After several more years of refinement and testing, on January 2, 1906 Carrier was granted a patent of his invention, which he named “Apparatus for Treating Air”. The very first sale of the new invention was made to the La Cross National Bank in 1906. Carrier claims he developed the idea for mass distribution of his invention while standing on a railroad platform in Pittsburgh, PA contemplating the effects of temperature on that city’s smog.
Buffalo Forge formed a new subsidiary, calling it Carrier Air Conditioning Company, in honor of the famed engineer. By 1914 Carrier had designed and installed air conditioning systems in factories, breweries, bakeries, processing plants, and department stores. But World War I brought difficult times for Buffalo Forge and they shut down the speculative division of air conditioning. After 12 years of employment Willis Carrier left Buffalo Forge. Carrier along with six of his engineer friends pooled together $32,600 and formed Carrier Engineering Corporation in New York on June 26, 1915. Some early customers were The White House, U.S. House and Senate, and Madison Square Garden just to name a few. They also installed systems in submarines, buses, and air planes. In the 1920’s as his systems became more refined and the industry improved, residential systems were developed.
In 1937 Carrier moved the company to Syracuse, NY. It became the area’s largest employer. He also started Toyo Carrier of Japan in 1930, which is still the largest producer of air conditioning in the world. The Great Depression and stock market crash of 1929 and early 1930s’ caused financial hardship. Carrier merged with Brunswick-Kroeshell Company and York Heating & Ventilation Corporation to form Carrier Corporation, with Willis Carrier as Chairman of the Board.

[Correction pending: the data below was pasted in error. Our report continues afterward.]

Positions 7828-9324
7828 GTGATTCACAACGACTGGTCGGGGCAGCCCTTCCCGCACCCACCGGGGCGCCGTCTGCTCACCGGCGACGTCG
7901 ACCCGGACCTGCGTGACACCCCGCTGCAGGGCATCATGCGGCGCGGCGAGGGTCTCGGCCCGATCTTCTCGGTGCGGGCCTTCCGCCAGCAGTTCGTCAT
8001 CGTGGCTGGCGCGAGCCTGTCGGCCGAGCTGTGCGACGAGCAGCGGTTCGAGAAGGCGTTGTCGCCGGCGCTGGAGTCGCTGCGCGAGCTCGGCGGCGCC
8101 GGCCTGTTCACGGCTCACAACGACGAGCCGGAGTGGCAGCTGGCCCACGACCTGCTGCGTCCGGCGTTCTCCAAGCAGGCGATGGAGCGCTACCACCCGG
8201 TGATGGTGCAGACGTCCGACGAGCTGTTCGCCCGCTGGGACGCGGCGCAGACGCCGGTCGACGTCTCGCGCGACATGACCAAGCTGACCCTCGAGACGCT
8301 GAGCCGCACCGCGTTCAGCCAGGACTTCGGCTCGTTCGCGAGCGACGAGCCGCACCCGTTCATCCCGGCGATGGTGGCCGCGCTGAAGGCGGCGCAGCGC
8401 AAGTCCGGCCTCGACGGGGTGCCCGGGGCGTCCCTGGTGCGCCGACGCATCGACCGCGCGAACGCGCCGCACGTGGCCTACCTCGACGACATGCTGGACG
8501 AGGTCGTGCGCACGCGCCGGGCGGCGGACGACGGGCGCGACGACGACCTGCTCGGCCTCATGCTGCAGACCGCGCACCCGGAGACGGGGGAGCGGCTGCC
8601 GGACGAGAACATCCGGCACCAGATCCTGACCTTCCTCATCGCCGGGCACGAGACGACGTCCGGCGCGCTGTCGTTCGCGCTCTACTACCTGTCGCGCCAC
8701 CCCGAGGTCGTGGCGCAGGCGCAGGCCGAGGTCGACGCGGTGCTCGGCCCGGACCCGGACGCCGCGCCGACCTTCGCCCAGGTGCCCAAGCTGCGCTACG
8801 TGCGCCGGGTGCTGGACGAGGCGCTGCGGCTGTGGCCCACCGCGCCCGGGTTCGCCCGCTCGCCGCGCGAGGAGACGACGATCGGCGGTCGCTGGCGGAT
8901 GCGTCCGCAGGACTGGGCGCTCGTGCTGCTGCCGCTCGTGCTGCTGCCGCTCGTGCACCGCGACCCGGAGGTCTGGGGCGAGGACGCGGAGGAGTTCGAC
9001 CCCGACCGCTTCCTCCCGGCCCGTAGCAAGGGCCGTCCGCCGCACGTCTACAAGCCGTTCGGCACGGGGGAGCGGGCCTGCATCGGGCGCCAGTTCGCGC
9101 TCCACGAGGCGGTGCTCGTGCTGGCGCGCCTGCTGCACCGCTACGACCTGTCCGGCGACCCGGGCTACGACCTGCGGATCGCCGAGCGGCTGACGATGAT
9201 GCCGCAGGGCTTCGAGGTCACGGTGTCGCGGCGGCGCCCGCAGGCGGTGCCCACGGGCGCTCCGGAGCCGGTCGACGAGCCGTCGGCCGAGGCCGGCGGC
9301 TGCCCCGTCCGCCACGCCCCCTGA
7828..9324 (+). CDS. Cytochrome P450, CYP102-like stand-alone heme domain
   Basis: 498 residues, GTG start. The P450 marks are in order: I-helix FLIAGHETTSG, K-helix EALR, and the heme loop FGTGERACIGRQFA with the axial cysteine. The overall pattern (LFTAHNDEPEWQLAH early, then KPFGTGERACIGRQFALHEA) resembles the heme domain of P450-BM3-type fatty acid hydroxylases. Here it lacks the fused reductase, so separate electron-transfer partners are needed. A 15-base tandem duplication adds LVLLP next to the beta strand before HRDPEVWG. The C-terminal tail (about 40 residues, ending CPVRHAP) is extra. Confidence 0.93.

Today Carrier Corporation is a subsidiary of United Technologies Corporation (NYSE: UTX). In 2010 Carrier Corporation had sales of $12.5 billion and employs around 43,000 people worldwide.
Dr. Carrier was married three times. He met and married his first wife Claire Seymour while still attending Cornell University. She died in 1912. He then married Jennie Martin. Carrier adopted her two children, neither survived to adulthood. He fathered no children of his own. Jennie died in 1939. His third wife was Elizabeth Marsh Wise died in 1964. All are buried at Forest Lawn Cemetery on lot 76 in Section 15 in Buffalo, NY. Carrier was a Presbyterian, a Republican and enjoyed playing golf. Willis Haviland Carrier died on October 9, 1950 shortly before his 74th birthday.
Of all the modern conveniences that we take for granted air conditioning has made one of the largest impacts on our society. It enabled the southern regions and climates to prosper and grow. Productivity of workers in factories to increase, solve production humidity problems not mention quality of life improvement. It has made our homes so much more comfortable. Thank you Willis H. Carrier!
“I fish only for edible fish, and hunt only edible game even in the laboratory.” – Willis Carrier on being practical.
Pictures courtsey of Google Images.